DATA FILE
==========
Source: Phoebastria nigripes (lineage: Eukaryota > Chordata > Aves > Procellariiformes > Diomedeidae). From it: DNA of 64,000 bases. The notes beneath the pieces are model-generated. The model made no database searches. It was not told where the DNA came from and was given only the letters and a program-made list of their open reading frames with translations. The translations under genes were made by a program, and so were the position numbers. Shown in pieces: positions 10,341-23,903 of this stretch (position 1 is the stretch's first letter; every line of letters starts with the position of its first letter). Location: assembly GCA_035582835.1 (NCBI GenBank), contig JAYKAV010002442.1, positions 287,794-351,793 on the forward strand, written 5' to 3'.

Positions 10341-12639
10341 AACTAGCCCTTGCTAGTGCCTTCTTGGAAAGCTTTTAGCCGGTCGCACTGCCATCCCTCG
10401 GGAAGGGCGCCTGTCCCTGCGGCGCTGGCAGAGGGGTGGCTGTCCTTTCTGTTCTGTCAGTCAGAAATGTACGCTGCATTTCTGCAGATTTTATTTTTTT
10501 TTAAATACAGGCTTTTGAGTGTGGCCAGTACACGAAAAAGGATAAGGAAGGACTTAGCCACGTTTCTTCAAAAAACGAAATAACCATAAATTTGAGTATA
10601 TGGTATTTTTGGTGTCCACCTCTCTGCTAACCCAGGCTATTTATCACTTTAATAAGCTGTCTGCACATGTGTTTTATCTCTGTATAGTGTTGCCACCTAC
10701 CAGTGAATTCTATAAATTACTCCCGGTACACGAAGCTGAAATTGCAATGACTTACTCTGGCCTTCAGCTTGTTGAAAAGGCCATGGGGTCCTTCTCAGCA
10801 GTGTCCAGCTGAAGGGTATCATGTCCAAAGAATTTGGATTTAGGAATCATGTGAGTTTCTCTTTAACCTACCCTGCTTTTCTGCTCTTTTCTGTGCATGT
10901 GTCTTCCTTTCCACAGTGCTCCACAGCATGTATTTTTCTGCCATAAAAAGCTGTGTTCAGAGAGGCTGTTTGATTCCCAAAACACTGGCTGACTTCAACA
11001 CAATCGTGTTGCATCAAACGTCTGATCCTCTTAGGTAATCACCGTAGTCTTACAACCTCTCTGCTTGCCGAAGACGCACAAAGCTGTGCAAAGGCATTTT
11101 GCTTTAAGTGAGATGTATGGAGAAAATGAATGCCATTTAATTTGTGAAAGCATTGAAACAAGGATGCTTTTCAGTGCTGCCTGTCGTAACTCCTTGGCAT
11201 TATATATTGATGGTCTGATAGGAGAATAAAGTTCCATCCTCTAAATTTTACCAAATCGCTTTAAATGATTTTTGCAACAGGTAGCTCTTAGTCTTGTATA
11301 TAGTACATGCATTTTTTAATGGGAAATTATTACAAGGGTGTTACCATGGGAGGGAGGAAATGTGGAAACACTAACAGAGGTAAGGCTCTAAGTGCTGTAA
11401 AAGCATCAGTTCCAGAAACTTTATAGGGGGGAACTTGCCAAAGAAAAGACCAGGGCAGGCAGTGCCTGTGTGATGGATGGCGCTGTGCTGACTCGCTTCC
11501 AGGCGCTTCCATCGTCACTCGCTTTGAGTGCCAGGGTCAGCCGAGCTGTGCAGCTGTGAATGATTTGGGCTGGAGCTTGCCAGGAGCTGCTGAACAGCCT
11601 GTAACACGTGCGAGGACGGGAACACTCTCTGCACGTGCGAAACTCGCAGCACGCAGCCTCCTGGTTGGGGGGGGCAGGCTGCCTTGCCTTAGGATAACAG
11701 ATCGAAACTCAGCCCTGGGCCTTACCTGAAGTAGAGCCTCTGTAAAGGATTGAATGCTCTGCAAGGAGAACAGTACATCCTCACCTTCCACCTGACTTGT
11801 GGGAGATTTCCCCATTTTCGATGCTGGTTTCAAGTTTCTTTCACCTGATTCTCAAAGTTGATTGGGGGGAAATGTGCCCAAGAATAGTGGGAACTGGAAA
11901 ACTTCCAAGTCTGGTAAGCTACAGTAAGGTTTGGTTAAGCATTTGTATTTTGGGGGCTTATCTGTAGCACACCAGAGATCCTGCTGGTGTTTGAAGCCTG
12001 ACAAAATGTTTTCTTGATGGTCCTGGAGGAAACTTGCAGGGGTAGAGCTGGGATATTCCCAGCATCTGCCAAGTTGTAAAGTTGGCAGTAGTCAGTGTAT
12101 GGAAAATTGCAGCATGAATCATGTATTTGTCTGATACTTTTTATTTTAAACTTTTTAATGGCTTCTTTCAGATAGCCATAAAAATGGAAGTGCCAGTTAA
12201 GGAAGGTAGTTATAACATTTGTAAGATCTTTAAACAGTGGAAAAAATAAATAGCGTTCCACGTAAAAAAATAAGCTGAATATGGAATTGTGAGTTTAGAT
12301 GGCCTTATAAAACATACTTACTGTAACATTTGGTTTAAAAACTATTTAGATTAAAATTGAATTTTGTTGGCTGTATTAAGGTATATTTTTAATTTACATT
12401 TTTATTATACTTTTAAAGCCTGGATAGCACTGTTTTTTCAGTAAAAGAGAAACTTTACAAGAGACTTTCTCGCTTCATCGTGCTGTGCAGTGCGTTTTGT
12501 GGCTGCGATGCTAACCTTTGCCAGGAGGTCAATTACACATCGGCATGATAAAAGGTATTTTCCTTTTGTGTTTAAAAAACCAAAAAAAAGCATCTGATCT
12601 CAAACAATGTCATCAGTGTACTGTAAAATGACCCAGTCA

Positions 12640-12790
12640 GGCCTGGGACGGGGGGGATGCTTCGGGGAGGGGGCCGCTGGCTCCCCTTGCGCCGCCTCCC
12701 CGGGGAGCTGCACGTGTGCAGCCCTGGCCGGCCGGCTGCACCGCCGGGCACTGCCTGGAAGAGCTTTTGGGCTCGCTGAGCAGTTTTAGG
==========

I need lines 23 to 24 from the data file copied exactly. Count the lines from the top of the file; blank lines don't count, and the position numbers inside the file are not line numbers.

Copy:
12301 GGCCTTATAAAACATACTTACTGTAACATTTGGTTTAAAAACTATTTAGATTAAAATTGAATTTTGTTGGCTGTATTAAGGTATATTTTTAATTTACATT
12401 TTTATTATACTTTTAAAGCCTGGATAGCACTGTTTTTTCAGTAAAAGAGAAACTTTACAAGAGACTTTCTCGCTTCATCGTGCTGTGCAGTGCGTTTTGT